Hell, it does one better than windows there - it informs you of the manufacturer's proprietary drivers, and you can install them with one click, rather than going to nvidia or ati's website.
When I said that it was both the easiest and the most customisable, one did not infer the other.
It *is* the easiest to use, and it also happens to be the most customisable.

This will never happen since OSS projects can barely agree internally, forget with other projects to make a singular operating system.

Well, KDE is already superior in appearance and a unified look+feel anyway, so I guess you're wrong there.
And the diversity of GNU/Linux is one of the things which is so beautiful about it. The same kernel can power the roadrunner, or your ipod.

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Re: How do apple stay in business?

Postby sparks » Thu Sep 17, 2009 3:55 pm UTC

lulzfish wrote:They stay in business by selling iPods and Macbooks which are slightly less overpriced than the Mac Pros.



This. And I'm nearly positive the people who DO dish out so much for Mac Pros it's probably because of the brand, be it because they trust Apple a lot or being it's "cool".
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Re: How do apple stay in business?

Postby Dream » Thu Sep 17, 2009 4:06 pm UTC

Woegjiub wrote:There are hardly any osx users outside of the US.

I wonder what all those Mac stores here in the UK are selling? Vista probably. Ditto the ones in Australia and Ireland, the two other countries I've lived in. I bet those dozens of people I see every day with MacBooks are all running Ubuntu, and the entire of my uni department is running things that just look like Macs, but are in fact something else. The Mac based business I worked for last year was probably an anomaly, and the majority of photographers I've know running Mac hardware was probably just my imagination. Given this,
Woegjiub wrote:I'm not trolling you.
Looks a bit suspect, don't you think?
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Re: How do apple stay in business?

Postby Endless Mike » Thu Sep 17, 2009 5:08 pm UTC

Dream wrote:[
Woegjiub wrote:I'm not trolling you.
Looks a bit suspect, don't you think?

Seriously. Every "argument" is "LALALALALALALA LINUX IS BETTER BECAUSE I SAY SO AND I AM THE ONLY ONE WHOSE OPINION THAT MATTERS!!!"

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Re: How do apple stay in business?

Postby ash.gti » Thu Sep 17, 2009 5:17 pm UTC

I don't know if you can read japanese (I only know a little) but in Japan Macs are more popular than any other OS http://bcnranking.jp/news/0711/071108_8930.html with a peak at 60.7% of the OS market.

But then again, Linux got all the way to what 6% when vista came out in Japan (its recorded peak) so, you know lots of people use it too...

Linux dominates the server market. I wouldn't put anything else on a server. It also does well on certain embedded systems, but its popularity overall (yes internationally) doesn't rival OS X. Take these numbers with a grain of salt, they only cover a limited amount of websites http://www.w3counter.com/globalstats.php . I am afraid most people don't use Linux on their desktop.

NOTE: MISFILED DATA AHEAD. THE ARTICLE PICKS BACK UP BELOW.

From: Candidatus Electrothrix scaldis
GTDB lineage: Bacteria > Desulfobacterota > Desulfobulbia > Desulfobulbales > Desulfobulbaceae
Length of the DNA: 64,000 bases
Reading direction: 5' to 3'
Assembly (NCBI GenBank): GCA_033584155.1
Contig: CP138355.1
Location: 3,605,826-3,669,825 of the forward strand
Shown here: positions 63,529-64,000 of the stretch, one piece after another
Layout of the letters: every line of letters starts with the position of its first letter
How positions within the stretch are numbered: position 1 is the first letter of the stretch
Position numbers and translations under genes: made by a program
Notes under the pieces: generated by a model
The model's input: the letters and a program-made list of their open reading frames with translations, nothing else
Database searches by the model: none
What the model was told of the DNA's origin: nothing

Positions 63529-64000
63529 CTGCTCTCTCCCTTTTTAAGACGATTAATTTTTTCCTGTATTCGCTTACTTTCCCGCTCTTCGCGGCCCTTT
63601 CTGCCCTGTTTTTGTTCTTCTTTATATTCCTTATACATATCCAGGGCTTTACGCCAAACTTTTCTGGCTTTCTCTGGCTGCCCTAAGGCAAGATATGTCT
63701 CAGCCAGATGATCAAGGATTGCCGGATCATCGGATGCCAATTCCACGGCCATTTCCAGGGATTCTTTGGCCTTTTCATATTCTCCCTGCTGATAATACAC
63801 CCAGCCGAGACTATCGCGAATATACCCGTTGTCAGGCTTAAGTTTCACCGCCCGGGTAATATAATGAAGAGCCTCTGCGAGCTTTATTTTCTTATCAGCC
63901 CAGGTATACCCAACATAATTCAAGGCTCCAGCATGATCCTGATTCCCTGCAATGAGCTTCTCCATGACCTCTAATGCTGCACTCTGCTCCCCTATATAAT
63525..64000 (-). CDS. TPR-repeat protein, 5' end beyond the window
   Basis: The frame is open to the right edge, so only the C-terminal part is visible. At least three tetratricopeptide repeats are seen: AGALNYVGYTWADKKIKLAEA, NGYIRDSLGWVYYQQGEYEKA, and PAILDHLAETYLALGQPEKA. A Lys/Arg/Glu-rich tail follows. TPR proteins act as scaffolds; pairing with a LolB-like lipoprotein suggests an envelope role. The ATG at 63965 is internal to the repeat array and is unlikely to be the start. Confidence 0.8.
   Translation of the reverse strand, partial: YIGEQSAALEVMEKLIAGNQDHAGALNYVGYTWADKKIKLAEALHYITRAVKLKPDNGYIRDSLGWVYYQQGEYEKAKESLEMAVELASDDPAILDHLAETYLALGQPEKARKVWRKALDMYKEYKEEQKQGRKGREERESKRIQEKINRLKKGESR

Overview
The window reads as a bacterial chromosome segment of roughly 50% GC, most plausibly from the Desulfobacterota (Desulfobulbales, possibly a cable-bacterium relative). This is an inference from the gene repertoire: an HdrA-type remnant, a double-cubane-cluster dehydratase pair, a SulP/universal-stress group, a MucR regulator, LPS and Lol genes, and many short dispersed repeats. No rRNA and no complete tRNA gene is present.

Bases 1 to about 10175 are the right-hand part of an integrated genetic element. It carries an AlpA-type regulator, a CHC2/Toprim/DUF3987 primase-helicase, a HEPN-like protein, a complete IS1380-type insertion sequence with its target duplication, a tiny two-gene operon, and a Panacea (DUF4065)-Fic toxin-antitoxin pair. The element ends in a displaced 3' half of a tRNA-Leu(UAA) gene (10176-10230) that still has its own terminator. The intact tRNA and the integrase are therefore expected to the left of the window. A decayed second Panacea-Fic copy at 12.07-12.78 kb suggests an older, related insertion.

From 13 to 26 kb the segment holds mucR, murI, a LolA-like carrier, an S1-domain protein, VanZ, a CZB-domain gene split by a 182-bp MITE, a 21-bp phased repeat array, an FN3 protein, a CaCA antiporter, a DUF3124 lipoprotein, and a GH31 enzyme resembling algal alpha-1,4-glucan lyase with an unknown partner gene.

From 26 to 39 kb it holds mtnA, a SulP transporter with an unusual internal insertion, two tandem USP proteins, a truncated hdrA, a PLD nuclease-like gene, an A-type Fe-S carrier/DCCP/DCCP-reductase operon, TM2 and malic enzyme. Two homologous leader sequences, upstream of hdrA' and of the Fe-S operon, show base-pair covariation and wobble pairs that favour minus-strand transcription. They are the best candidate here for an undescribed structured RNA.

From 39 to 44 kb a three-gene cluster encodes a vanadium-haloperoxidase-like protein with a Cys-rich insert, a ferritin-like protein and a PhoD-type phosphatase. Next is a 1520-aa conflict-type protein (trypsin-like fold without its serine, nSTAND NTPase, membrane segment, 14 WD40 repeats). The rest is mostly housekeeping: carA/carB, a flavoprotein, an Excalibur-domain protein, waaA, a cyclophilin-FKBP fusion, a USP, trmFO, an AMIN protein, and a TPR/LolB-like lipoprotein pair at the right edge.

Another interesting point, i looked at a few hardware reports on Mac vs other name brand hardware provides and its kinda funny because the 'Apple tax' is the highest on their low end systems (ie, Macbook and Mac Mini) and actually the highest end mac's have the smallest 'Apple tax' see http://gizmodo.com/5065133/the-truth-ab ... -apple-tax

Lots of people don't like OS X's UI and thats fine, you don't have to, you seem perfectly content with KDE so whats the big deal anyway? You know if you want you can boot up without the OS X GUI at all, or you can run X over everything, there are even people who use "PureDarwin" which is the OS X kernel without all the proprietary OS X GUI parts. Most of OS X is completely open source anyway.
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Re: How do apple stay in business?

Postby Dream » Thu Sep 17, 2009 6:08 pm UTC

Endless Mike wrote:
Dream wrote:
Woegjiub wrote:I'm not trolling you.
Looks a bit suspect, don't you think?

Seriously. Every "argument" is "LALALALALALALA LINUX IS BETTER BECAUSE I SAY SO AND I AM THE ONLY ONE WHOSE OPINION THAT MATTERS!!!"

"How dare Apple stay in business."
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Re: How do apple stay in business?

Postby ian » Thu Sep 17, 2009 6:15 pm UTC

More 'I don't like apple and other users must be just the same as me, so I can't understand why they go with apple'

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Re: How do apple stay in business?

Postby lulzfish » Thu Sep 17, 2009 7:15 pm UTC

I'm hearing, "If I argue against Apple hard enough, will people stop using it?"

And the answer is no. No matter how much any of us hates Apple, people will still buy their stuff, and making sound, logical arguments against them will have absolutely no effect.
You just have to treat Apple like quantum physics: You don't understand it, you don't have to, just try not to think about it.